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PostPosted: Thu Nov 10, 2011 12:48 pm 
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Hey, so I've been off opiates for over a year now, but have been taking suboxone off and on. Recently I tried to stop and only lasted a week or two before I had to get back on it and get a new prescription. I am so sick of dealing with this and am worried on how to figure out ways to stop for good. When I do stop it makes it hard for me to even function in the morning, eat, and stay positive. Some days I can take the tiniest amount and be fine all day, but if I don't I feel like crap. I was wondering if anyone else has the same type of issue or have been able to stop taking it and be fine, or if there is any type of vitamins, remedies that can help ease off until you can feel normal again. I really don't want to take it all but its so hard to get off of it completely. If anyone can relate I would love to hear your story and/or ideas to stop eventually because it is getting old and I want to move on with my life.


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PostPosted: Thu Nov 10, 2011 9:34 pm 
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Hi and welcome! Getting off any opiate is not an easy task and suboxone is no different but it is absolutely possible. First I would suggest reading thru the stopping sub and bupe in the rear view mirror sections. There are many peoples experiences and methods in these sections on how to get off sub as painless as possible.

Most success stories are from people who tapered very low and very slow, letting their bodies be there guide. We are all different and must listen to our bodies. Also most people recommend getting a script for clonodine, it is a blood pressure medication and is prescribed off label to help opiate withdrawl. It works by calming your nervous system which completely freaks out during withdrawl.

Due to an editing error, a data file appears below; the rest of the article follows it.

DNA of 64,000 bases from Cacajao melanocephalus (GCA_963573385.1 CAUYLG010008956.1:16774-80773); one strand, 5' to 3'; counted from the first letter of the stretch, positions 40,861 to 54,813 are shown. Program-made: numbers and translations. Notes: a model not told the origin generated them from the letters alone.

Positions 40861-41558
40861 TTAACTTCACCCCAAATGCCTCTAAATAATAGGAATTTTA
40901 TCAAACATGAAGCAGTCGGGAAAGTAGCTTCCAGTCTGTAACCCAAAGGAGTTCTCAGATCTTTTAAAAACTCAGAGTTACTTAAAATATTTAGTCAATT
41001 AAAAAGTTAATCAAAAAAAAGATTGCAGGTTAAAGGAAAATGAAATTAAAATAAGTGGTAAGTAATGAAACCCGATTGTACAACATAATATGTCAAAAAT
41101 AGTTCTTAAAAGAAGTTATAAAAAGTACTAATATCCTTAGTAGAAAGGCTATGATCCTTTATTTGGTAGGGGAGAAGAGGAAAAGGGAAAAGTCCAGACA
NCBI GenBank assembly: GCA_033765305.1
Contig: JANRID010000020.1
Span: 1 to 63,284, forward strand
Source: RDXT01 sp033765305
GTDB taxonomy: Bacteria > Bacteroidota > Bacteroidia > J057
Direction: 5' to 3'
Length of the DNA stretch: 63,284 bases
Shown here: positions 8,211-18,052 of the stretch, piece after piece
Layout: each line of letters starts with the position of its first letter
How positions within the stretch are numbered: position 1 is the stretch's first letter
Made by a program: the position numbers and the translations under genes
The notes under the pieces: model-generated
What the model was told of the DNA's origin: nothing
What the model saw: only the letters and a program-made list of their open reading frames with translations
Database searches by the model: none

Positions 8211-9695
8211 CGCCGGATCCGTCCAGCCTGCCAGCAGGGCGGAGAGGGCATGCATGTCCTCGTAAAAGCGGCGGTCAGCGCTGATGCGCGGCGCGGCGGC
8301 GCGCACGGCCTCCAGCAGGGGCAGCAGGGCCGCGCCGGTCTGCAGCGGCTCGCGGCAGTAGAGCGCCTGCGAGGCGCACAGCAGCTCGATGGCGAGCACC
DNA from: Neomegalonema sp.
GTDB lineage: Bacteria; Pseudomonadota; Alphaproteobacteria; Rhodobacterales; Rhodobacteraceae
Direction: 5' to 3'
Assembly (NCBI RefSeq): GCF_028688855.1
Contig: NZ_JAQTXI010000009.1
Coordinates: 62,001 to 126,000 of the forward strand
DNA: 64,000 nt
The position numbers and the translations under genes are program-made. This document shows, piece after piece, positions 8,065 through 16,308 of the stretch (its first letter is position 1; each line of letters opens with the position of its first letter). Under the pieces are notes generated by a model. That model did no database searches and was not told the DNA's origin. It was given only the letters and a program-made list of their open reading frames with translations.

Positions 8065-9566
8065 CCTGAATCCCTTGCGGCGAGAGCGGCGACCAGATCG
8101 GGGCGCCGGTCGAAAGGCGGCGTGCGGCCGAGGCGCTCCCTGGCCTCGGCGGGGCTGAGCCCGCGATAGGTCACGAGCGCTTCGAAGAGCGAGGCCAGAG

Depression is quite common during a taper and when you jump. If it doesn't let up you may want to consider getting on an anti depressant. This could be temporary or possibly long term. If you don't like the idea of anti depressants you could just try to ride it out.

Unfortunately you will have to suffer thru some unpleasant symptoms but a proper taper will decrease this considerably. You just have to remember it isn't permanent and you will feel better. Posting and venting thru this experience can help a great deal. We will be here cheering you on!


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PostPosted: Thu Nov 10, 2011 9:57 pm 
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Depression and sadness is quite common among people who have been dependent / addicted to opiates.

In rehab I was told that certain types of people end up addicted to substances. More often than not, we actually had maladaptive coping mechanisms, mood-disorders, or some kind of emotional pain actually before we started using. This helps explain why my mother and father would go on morphine in hospital, enjoy the relief of physical pain while they need it, then recover and carry on with their lives. I was told that it's those of us who also have some underlying psychological pain that end up with the psychological addiction. This may explain why there is so much mental illness coupled with addiction.

Really, if you want to live without opiates, you gotta learn to deal with the depression, sadness, the rawness, without running back to opiates. It's hard I know, and I've hardly nailed this myself so I'm definitely not lecturing. But in my experience, as long as we keep turning back to drugs to deal with these negative emotions, we keep returning to addiction.

The majority of people in the world get depressed at some point. Most work through it without medical help. Some see a counsellor, psychiatrist etc if it gets bad enough. Some drink / gamble / cheat on their spouse. We turn to opiates.